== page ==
Infrared analyses showed the presence of C-Cl bonds but no carbonyl or phenolic hydroxyl. It was hypothesized that the compound might be tetra(pchlorophenyl)-tetrachlorobutane, formed by reductive coupling of two DDT molecules according to the following reaction:

Elemental analysis of the compound having the elemental formula C l-l Cl is consistent with this hypothesis:

C% H% Cl% Theoretical 52.6 2.82 44.5 Found 51.8, 51.2 3.0, 2.6 42.7, 43.0

Nuclear magnetic resonance spectroscopy gave results which are also consistent with the hypothesized structure. The postulated compound is known in the literature and has been prepared by reducing DDT with hydrogen using a palladium catalyst. Reported melting point of 270 C compared closely with the 267 C value obtained.

Similar results were obtained when an aluminumcopper alloy was used as the reductant. In contrast, when aluminum powder alone was contacted with DDT under identical conditions, essentially no reaction occurred.

EXAMPLE 5 An iron-copper couple was prepared, again using 1 meq of aqueous cupric chloride per gram of iron. The prepared couple was then reacted with an equal weight of DDT in an acetone-water medium acidified to 0.5 N using either acetic or sulfuric acid. Like in the aluminum-copper system, an acetone insoluble precipitate amounting to 57.6 percent of the initial weight of DDT (equivalent to 64% DDT) was formed. The crystalline solid had a melting point of 265-267 C and a mixed melting point determination with authentic l,l ,4,4- tetra(p-chlorophenyl)-2,2,3,3-tetrachlorobutane showed no depression. While the iron copper couple gave substantial degradation of DDT to form the tetrachlorobutane derivative as a major product, it did not appear to be as effective as the aluminum-copper couple.

In contrast, reaction of DDT with iron powder under identical conditions gave only slight conversion of DDT with essentially no production of the tetrachlorobutane derivative.

EXAMPLE 6 Another metallic couple was formed by the combined addition of iron and copper salts to zinc dust. Activity of this couple was approximately the same as that obtained by use of the zinc-copper couple. When reacted with DDT, the iron-copper-zinc couple produced EXAMPLE 7 DDEt.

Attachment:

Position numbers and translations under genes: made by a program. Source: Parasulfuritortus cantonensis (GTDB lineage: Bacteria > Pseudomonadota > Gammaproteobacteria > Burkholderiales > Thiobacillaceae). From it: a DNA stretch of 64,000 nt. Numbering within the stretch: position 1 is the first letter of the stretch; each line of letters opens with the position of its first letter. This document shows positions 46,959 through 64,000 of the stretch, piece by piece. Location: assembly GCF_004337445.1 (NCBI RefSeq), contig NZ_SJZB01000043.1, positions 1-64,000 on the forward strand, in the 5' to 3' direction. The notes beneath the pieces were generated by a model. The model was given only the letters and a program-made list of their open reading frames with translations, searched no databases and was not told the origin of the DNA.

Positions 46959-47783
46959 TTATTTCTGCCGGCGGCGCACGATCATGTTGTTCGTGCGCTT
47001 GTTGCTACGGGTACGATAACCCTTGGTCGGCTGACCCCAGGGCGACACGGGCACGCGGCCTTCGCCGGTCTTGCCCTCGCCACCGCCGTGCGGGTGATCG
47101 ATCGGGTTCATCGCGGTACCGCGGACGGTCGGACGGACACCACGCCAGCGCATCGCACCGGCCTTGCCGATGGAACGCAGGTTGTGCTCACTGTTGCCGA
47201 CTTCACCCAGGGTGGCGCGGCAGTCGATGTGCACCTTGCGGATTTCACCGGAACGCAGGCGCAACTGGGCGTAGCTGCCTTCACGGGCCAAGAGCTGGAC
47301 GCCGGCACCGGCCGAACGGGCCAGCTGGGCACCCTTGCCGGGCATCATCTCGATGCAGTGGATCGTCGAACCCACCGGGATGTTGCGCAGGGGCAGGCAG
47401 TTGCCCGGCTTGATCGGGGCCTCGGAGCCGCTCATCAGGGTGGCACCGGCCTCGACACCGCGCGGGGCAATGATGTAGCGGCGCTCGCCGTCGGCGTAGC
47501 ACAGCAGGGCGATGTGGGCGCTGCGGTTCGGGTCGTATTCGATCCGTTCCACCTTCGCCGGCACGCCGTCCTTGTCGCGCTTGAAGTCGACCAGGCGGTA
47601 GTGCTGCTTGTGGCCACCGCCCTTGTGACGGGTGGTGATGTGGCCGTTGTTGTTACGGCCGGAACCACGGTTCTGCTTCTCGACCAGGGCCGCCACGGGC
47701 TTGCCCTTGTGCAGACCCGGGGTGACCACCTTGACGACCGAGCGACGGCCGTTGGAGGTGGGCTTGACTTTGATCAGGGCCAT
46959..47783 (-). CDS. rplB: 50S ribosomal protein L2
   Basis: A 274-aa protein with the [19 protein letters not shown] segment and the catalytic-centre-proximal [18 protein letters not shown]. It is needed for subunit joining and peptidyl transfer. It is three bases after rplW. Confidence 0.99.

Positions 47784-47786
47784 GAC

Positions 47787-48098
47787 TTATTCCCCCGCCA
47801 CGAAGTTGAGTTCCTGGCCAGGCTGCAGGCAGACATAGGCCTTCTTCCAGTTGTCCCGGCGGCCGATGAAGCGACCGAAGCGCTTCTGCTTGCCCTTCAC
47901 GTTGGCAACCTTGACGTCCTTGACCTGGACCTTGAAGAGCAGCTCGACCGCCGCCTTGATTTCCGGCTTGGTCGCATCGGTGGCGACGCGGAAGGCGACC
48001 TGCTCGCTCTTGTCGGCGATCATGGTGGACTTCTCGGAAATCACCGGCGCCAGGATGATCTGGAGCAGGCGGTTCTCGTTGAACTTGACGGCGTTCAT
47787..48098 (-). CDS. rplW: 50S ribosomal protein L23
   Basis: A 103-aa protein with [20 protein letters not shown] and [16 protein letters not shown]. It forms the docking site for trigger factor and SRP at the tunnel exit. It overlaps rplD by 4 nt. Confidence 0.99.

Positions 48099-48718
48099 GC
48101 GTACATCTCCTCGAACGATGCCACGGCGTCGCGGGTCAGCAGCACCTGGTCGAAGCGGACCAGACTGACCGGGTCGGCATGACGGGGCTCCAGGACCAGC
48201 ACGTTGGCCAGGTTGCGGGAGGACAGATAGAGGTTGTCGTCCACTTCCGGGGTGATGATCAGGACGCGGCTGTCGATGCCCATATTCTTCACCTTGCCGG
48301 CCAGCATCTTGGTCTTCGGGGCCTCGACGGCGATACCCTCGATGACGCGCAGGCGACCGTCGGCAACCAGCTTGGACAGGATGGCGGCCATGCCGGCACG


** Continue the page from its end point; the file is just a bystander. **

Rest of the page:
EXAMPLE 1 1 In another series of tests, the zinc-copper couple was Amagn i pp coupleifofmed i g 1 q f employed for the reduction of the following comcopper per gram of magnesium, was reacted with an equal weight of DDT under the same conditions used in Example 5. Some reduction of DDT occurred but none of the tetrachlorobutane derivative appeared in the product. Magnesium metal alone was substantially less reactive than was the magnesium-copper couple.

EXAMPLE 8 A cadmium-copper couple was prepared by reaction of l meq cupric salt with cadmium metal. The couple was reacted with an equal weight of DDT under the conditions of Example 5. Substantial degradation of DDT occurred without formation of the tetrachlorobutane derivative.

EXAMPLE 9 A zinc-silver couple was prepared in a fashion similar to that used in preparing zinc-copper couples. The metal couple was reacted with an equal weight of DDT and, based upon the rate of disappearance of DDT, was found to be about as effective as the zinc-copper couple. However, there was observed the formation of an acetone insoluble product fraction amounting to approximately 57 percent by weight of the DDT reacted. A crystalline solid melting in the range of 226228 C was recovered by benzene extraction.